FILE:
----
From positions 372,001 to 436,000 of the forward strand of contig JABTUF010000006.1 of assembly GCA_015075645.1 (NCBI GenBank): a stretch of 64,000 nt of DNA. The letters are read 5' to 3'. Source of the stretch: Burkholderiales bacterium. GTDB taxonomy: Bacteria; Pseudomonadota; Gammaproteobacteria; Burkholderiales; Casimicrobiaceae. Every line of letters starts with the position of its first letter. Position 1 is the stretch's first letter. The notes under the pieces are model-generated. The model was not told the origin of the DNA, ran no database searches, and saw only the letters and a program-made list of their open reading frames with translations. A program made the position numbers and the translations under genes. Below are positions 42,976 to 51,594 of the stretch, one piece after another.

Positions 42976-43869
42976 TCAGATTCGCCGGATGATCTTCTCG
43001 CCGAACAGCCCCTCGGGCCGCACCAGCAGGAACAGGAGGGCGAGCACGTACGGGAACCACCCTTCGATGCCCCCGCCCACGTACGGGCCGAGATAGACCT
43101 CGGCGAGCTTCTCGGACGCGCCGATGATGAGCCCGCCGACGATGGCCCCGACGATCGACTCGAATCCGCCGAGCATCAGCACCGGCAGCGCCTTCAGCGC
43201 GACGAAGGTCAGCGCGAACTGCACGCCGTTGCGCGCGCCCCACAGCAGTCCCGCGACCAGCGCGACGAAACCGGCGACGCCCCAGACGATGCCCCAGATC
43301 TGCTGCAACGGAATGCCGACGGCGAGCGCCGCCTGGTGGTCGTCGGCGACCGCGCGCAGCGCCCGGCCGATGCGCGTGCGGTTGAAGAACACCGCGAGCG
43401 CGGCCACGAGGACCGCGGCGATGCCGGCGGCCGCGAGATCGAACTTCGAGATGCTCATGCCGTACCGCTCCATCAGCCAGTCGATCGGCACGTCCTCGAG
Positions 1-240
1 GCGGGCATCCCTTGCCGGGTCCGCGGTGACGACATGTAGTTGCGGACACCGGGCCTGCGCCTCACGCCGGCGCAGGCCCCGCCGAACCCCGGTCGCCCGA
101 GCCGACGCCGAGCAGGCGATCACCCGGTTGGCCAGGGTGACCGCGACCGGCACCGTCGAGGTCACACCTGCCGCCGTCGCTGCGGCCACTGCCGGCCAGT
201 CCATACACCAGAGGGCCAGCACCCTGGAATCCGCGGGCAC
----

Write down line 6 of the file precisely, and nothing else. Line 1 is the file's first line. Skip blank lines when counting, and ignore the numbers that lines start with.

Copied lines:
43201 GACGAAGGTCAGCGCGAACTGCACGCCGTTGCGCGCGCCCCACAGCAGTCCCGCGACCAGCGCGACGAAACCGGCGACGCCCCAGACGATGCCCCAGATC